I talked my daughter into coming with me on one cache run. We headed out near the airport to pick up a few. Most were easy park and grabs because I knew she wasn't going to go for any woods caches. One of our favorites that caused us to pause for several photo shots was Bull Market (GC1XVNZ). When I do a downtown --very urban-- cache run I prefer to do it on bike. Finding parking is often difficult with a car or truck so this works better for me. I had a great time biking through downtown High Point to pick up a few urban micros. One was Ole - A tribute to John Coltrane (GC131H4). I know those stopped at the stoplight in their air conditioned cars thought the crazy biker had gotten to much sun as I looked high and low for this one. One that I had found previously but was along the same route was Dirty Drawers (GCXDYY). High Point, the furniture capitol of the world, has several slightly over sized pieces of furniture on display. This cache is looked nearby.
Sunday, September 4, 2011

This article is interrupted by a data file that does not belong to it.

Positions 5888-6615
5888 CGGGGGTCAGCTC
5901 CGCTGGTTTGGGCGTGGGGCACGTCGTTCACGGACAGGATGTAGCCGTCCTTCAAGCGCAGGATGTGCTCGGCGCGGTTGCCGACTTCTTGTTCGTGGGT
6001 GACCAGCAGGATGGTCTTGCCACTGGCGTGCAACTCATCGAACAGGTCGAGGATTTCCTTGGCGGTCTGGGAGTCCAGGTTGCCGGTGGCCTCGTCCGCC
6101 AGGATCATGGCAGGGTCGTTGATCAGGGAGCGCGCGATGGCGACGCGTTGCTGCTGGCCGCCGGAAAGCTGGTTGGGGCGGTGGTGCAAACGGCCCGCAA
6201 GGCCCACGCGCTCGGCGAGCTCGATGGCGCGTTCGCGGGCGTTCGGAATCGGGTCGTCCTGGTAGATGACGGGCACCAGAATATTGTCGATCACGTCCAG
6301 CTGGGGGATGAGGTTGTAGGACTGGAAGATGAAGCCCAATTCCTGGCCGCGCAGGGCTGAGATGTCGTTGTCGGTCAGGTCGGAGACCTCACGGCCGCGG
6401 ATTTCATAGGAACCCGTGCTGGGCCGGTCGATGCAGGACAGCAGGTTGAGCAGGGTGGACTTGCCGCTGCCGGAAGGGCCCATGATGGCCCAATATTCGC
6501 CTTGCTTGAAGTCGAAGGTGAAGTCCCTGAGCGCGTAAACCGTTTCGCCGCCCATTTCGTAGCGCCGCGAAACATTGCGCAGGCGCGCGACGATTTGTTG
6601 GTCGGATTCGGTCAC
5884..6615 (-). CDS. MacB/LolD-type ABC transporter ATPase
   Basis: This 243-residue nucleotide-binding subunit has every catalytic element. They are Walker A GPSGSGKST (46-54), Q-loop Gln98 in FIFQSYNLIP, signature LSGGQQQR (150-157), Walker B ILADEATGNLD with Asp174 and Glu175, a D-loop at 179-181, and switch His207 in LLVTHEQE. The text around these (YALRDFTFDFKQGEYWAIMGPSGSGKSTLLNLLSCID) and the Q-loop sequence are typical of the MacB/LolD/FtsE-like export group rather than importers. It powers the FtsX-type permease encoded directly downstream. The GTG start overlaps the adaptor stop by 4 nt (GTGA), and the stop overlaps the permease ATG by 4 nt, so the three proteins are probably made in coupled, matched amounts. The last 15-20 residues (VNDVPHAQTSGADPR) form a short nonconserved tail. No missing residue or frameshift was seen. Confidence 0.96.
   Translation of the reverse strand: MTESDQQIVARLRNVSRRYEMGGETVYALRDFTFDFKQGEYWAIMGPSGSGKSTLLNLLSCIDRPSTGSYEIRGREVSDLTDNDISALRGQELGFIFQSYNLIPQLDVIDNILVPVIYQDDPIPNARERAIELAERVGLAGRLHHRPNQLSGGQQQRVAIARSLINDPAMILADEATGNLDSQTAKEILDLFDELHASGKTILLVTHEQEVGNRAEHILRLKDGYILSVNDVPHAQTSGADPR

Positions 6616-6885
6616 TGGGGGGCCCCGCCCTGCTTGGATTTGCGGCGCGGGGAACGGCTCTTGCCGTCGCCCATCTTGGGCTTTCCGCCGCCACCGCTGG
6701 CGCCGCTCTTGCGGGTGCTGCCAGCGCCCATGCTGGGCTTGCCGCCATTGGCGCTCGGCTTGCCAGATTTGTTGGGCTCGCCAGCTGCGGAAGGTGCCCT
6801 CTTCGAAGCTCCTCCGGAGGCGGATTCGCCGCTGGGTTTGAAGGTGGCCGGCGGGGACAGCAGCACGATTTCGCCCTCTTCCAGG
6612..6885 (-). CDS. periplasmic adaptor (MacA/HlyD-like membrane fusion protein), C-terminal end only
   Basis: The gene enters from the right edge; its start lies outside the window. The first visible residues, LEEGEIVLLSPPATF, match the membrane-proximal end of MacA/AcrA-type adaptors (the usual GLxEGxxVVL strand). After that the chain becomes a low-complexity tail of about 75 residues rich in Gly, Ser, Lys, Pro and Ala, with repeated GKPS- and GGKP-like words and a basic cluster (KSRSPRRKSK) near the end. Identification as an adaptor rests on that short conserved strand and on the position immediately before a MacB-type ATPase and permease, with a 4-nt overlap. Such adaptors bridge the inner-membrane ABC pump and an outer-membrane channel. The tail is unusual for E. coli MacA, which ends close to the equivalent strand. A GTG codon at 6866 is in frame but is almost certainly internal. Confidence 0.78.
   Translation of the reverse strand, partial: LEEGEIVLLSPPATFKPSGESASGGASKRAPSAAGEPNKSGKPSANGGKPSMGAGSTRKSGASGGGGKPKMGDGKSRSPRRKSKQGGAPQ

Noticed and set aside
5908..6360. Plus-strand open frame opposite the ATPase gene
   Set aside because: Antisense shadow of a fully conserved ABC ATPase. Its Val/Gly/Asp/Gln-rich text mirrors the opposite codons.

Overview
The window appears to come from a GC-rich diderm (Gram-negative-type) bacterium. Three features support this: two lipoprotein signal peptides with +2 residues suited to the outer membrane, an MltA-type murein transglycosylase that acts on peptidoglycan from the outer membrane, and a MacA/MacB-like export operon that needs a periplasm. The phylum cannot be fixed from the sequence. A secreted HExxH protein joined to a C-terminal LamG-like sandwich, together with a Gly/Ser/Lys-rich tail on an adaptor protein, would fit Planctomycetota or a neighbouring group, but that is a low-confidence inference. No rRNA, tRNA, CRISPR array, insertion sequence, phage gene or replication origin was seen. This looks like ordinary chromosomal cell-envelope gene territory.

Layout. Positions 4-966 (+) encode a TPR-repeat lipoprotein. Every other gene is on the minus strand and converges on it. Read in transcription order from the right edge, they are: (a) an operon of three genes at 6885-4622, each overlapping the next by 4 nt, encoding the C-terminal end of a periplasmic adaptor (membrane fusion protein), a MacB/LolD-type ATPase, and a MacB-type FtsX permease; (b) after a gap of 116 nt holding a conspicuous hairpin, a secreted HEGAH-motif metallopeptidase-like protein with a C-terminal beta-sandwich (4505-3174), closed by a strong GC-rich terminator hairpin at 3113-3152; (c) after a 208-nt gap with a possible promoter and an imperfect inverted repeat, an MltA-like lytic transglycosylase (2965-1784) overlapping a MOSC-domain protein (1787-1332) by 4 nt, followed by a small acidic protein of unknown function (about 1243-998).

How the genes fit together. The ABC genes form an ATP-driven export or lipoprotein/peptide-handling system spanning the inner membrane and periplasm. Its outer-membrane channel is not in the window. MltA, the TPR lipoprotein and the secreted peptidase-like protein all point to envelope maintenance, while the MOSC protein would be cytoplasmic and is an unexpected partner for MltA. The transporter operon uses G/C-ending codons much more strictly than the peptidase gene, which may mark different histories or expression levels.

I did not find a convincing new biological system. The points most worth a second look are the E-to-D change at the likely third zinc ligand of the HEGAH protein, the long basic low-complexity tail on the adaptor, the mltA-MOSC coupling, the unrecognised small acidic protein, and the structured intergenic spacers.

If you are touring Lima, Peru, be sure to make the short trip out to Barranco, a part of the greater city of Lima located along the coast. It is famous as the part of town where many artists have made their home. Today the area is populated with homes, restaurants and a nice beach at the base of the cliff overlooking the Pacific Ocean. A trip to Barranco at night will give you the opportunity to see many old houses and restaurants with all their beautiful lights. For geocachers the highlight might be the micro hidden somewhere around the "Bridge of Sighs", or as it is known in Spanish, Puente de los Suspiros (GC2ZQG8). Along with sumajhuarmi we started out around Avenida Javier Prado and the Via Expresa. From there we took the Metro bus, which travels down the express way, passing under the intersections and avoiding stoplights. We got off at Plaza Flores, which is the end of the line for this bus/trolley. I got out my GPSr and found that we were .97 miles from the cache. Off we went walking down a residential street headed towards Barranco. Slowly the architecture started to change as we headed further south. It went from modern construction to old houses built in the 1800's. Another thing that caught our eye was that some of the houses are painted in different bright colors. This is particularly nice given the fact that Lima is cloud covered for months at a time. The color adds some life to the street! Within about 1/5 of a mile of the cache we spotted a park down a street to the right so we headed towards it. There it was! A wooden bridge spanning a ravine that descends towards the ocean. The bridge connects a small plaza area and an outdoor staircase between two restaurants with a street and a beautiful yellow Catholic Church building on the other side of the ravine. There were tourist there with their guide. He was explaining the history of the bridge. According to him and the legend he was drawing from a rich man's daughter fell in love with a poor young man. He father would not allow her to marry him. As the story goes she sat at her window overlooking the bridge watching for her love each day. She did so for many years. The bridge became known as the "bridge of sighs". Did it really happen? Who knows. It's a nice bridge in a beautiful part of town. Underneath the bridge a small road descents towards the coast. It is lined with homes and restaurants. Many of the restaurants have balconies where you can eat your meal and watch the people pass by. At the bottom of the ravine a set of steps will take you all the way to the beach. While standing around listening to the guide and scanning the area the cache hint told us to consider sumajhuarmi announced to me that she saw it. We waited just a few minutes to when no one was watching to retrieve the cache. We sat in the little park below the bridge to sign the log sheet. It took a little longer to hide the cache again as a new group of tourist were on the bridge. We had a great time in Barranco. Be sure to come visit and don't forget to visit the bridge and the cache.